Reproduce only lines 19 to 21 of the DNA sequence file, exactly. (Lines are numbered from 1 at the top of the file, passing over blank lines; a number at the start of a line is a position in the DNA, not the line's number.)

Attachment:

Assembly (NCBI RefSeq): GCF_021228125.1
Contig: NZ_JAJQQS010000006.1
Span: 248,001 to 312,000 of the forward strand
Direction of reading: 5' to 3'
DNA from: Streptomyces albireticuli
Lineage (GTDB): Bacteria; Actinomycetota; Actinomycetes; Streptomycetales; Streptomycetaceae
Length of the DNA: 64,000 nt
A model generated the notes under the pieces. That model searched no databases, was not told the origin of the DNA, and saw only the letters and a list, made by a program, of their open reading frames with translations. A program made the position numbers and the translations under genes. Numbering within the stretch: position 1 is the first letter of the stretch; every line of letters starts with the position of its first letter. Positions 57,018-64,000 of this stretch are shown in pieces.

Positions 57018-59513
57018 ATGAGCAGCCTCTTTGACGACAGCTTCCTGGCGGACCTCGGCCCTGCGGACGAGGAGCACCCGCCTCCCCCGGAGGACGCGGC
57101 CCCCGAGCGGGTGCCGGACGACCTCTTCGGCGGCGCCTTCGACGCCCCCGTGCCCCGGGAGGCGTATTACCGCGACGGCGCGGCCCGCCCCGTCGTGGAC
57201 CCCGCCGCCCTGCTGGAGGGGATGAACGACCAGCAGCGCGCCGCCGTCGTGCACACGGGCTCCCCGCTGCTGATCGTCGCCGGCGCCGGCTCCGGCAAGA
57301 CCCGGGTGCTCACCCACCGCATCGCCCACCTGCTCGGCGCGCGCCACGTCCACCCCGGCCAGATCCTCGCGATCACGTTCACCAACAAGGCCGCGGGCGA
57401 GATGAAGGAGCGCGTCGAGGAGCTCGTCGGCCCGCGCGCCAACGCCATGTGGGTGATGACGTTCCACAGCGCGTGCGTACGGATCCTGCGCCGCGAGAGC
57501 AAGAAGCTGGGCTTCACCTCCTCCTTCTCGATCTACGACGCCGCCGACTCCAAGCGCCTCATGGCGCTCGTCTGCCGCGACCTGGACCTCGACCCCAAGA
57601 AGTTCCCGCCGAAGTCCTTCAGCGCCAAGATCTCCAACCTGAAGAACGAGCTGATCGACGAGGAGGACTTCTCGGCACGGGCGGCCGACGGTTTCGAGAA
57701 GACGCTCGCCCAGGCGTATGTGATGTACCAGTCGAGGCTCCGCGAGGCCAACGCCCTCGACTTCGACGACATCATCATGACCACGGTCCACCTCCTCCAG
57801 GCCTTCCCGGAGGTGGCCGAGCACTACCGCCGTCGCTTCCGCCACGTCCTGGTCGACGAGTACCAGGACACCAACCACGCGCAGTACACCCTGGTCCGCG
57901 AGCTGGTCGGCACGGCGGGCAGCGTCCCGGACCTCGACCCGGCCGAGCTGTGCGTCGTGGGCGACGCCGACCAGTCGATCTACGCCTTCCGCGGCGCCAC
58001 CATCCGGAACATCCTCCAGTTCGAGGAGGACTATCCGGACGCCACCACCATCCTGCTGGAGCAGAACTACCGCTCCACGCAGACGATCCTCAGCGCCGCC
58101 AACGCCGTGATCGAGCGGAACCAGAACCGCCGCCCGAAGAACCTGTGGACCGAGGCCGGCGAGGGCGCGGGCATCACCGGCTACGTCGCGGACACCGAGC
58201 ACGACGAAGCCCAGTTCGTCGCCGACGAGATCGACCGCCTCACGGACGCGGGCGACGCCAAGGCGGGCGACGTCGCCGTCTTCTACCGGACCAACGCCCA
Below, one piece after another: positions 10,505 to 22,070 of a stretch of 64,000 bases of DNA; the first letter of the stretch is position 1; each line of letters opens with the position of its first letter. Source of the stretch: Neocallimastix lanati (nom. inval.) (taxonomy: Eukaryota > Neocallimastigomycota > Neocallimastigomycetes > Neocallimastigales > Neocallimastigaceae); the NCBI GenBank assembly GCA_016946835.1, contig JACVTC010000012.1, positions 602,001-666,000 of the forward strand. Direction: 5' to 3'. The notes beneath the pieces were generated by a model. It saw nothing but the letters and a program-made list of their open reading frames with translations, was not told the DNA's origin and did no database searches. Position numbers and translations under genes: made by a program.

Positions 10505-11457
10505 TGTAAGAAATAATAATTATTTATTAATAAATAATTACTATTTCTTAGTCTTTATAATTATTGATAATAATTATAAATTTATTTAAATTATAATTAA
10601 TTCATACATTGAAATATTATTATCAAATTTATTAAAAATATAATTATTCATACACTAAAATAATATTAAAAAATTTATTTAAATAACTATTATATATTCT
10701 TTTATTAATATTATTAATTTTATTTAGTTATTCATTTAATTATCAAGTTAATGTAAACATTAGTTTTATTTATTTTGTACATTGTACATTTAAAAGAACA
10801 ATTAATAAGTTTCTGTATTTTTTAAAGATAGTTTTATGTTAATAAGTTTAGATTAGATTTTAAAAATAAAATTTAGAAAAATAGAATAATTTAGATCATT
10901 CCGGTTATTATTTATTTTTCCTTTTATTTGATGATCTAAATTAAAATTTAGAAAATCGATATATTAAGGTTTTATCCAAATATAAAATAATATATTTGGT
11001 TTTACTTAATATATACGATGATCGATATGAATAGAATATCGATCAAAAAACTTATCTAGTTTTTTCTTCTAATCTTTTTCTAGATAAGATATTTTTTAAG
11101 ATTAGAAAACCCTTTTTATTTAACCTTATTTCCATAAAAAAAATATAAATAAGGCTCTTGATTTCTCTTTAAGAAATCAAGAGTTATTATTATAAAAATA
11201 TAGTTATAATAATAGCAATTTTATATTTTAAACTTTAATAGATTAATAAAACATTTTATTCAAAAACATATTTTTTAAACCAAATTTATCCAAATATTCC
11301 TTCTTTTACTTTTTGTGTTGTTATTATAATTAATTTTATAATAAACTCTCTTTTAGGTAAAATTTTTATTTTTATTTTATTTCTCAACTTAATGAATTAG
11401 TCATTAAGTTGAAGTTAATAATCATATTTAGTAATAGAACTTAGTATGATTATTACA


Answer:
57901 AGCTGGTCGGCACGGCGGGCAGCGTCCCGGACCTCGACCCGGCCGAGCTGTGCGTCGTGGGCGACGCCGACCAGTCGATCTACGCCTTCCGCGGCGCCAC
58001 CATCCGGAACATCCTCCAGTTCGAGGAGGACTATCCGGACGCCACCACCATCCTGCTGGAGCAGAACTACCGCTCCACGCAGACGATCCTCAGCGCCGCC
58101 AACGCCGTGATCGAGCGGAACCAGAACCGCCGCCCGAAGAACCTGTGGACCGAGGCCGGCGAGGGCGCGGGCATCACCGGCTACGTCGCGGACACCGAGC